Germany PEO & Employer of Record Services
Global PEO Services (GPS) helps companies hire employees in Germany without establishing a legal entity. All human resources, benefits, payroll, and tax needs for the employees are managed by our German PEO, while the new hires and headquarter teams focus on your business goals. Using a Germany PEO is the fastest and most efficient way to develop a workforce in Germany.
When hiring employees in Germany, establishing a subsidiary or branch office is not always the best route, as it’s often a lengthy and expensive process. Hiring via a Professional Employer Organization (PEO), or Employer of Record (EOR), is a faster and often more effective option – especially when starting up in a new country.
Global PEO Services hires the employees on your behalf, legally contracting them through our subsidiary in accordance with Germany labor laws. As a result, the burden of compliance is on us and the employees can begin work for your company in a matter of days. PEOs/EORs provide you with a streamlined option for hiring employees, testing markets, and responding to growing business needs in Germany. With Global PEO Services, you get control without taking on legal entity liabilities, contractor risks, or sacrificing on talent or speed to market.
Germany - Country Overview
Germany has the largest economy as well as the largest population in Europe. The capital city, Berlin, is also its biggest city. After World War II, Germany faced an economic crisis but is now the global center of industrial and technological innovation.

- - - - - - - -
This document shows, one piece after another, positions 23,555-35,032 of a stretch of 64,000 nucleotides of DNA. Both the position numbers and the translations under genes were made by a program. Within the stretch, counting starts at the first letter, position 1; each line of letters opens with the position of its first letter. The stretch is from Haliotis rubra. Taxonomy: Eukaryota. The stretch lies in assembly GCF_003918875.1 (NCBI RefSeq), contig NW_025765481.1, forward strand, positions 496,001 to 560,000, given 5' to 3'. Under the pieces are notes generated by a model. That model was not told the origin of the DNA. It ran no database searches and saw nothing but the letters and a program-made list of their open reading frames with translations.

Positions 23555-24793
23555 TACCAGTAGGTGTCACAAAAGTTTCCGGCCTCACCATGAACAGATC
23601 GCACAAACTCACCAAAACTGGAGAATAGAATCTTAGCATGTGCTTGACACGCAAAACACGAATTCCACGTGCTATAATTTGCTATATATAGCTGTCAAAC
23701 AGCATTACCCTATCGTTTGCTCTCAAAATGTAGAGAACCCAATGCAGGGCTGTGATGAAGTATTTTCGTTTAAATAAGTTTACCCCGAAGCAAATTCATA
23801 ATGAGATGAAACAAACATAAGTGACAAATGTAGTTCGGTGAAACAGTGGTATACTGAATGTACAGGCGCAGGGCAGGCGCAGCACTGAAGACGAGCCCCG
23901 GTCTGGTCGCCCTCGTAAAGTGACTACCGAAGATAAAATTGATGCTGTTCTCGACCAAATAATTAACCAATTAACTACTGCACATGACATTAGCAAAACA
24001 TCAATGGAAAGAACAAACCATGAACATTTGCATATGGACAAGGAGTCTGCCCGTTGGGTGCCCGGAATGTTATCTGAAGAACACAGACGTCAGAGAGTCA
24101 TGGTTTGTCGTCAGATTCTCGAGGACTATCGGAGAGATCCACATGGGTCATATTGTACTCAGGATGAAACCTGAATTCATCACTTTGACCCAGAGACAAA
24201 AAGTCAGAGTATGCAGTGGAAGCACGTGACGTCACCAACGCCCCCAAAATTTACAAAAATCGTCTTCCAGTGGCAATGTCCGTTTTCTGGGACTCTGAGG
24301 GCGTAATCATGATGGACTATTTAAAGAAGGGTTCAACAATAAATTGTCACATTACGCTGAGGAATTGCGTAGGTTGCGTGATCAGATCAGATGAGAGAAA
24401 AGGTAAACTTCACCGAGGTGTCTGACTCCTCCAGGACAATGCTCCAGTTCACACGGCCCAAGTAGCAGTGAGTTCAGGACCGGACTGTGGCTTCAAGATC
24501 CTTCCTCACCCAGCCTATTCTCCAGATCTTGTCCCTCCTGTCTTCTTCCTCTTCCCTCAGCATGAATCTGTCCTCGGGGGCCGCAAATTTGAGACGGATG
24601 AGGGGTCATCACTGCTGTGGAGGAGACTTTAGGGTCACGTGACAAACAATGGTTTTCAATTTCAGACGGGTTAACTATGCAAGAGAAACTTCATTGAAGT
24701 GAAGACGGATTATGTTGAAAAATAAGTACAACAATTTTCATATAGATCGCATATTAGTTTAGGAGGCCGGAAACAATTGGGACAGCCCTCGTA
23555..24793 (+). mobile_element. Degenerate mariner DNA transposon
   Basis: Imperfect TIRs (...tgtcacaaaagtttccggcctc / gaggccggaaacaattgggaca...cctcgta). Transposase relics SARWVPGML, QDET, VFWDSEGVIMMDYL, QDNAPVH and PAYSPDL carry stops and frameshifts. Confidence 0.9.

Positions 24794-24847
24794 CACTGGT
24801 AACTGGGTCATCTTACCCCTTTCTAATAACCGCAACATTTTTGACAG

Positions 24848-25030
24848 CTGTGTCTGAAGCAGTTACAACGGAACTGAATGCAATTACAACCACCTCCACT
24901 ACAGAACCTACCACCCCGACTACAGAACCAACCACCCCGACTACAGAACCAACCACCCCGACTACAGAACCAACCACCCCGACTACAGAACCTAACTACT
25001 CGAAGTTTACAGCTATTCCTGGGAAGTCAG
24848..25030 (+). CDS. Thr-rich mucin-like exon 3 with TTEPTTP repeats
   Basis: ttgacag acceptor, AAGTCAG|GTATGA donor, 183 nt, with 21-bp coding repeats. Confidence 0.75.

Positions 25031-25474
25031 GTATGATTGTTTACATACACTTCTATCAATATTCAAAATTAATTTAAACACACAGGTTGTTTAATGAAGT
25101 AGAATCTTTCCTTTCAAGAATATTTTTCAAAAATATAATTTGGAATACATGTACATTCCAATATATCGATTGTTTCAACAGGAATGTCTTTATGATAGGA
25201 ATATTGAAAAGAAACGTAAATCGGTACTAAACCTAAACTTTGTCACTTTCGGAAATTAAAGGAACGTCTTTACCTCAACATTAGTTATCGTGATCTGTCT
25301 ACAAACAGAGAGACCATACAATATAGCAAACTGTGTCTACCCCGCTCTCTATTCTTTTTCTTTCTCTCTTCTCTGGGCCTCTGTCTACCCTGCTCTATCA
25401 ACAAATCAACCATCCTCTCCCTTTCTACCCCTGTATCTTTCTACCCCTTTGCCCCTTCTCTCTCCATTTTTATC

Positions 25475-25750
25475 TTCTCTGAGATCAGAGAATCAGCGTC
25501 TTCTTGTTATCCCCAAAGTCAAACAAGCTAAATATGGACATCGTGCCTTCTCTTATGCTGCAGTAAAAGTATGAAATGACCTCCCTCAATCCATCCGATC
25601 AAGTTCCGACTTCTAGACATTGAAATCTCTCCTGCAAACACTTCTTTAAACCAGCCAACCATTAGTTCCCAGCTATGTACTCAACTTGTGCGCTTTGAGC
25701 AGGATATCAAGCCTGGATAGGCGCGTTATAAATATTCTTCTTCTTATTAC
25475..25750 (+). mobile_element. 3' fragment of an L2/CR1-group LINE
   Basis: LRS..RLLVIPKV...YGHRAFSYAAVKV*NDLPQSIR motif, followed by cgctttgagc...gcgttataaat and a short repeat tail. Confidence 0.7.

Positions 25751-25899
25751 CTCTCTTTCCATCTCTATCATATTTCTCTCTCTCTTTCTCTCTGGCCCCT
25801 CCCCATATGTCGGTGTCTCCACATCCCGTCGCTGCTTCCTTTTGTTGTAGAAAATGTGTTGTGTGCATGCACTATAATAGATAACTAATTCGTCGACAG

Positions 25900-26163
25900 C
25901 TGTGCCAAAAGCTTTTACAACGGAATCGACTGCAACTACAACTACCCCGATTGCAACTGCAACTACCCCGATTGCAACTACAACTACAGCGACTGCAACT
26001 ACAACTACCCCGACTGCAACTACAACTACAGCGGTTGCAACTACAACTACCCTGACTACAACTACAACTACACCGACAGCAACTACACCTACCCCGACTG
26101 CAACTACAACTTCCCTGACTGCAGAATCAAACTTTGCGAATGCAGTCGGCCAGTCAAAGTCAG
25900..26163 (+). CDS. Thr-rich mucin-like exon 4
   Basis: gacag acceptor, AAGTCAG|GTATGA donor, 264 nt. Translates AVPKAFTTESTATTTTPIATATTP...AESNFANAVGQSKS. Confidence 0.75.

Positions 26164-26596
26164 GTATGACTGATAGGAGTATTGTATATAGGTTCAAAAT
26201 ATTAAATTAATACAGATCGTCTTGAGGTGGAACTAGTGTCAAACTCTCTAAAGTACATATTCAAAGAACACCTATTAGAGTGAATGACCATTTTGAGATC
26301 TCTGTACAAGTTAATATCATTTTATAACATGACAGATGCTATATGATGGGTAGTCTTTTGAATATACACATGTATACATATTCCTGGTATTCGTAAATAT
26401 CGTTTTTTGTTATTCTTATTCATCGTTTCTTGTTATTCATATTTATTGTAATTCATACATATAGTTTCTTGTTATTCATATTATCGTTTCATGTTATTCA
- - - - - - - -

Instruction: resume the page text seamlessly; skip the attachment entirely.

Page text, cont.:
Federal Parliamentary Republic
Employment Contracts in Germany
A written contract is the most common type of contract in Germany. However, written agreements are not mandatory for employment for an indefinite period. Nevertheless, employers should provide contracts in Germany.
Some of the details typically mentioned in the written employment contract in Germany include:
- Work classification and a brief job description
- Salary, bonuses, and any other extra payments
- Work hours, annual leave, and termination notice periods
- Reference to collective bargaining and other agreements
- and more
The different types of employment relationships are:
- Permanent Employment – Unless specified in the employment contract, employment in Germany is deemed indefinite.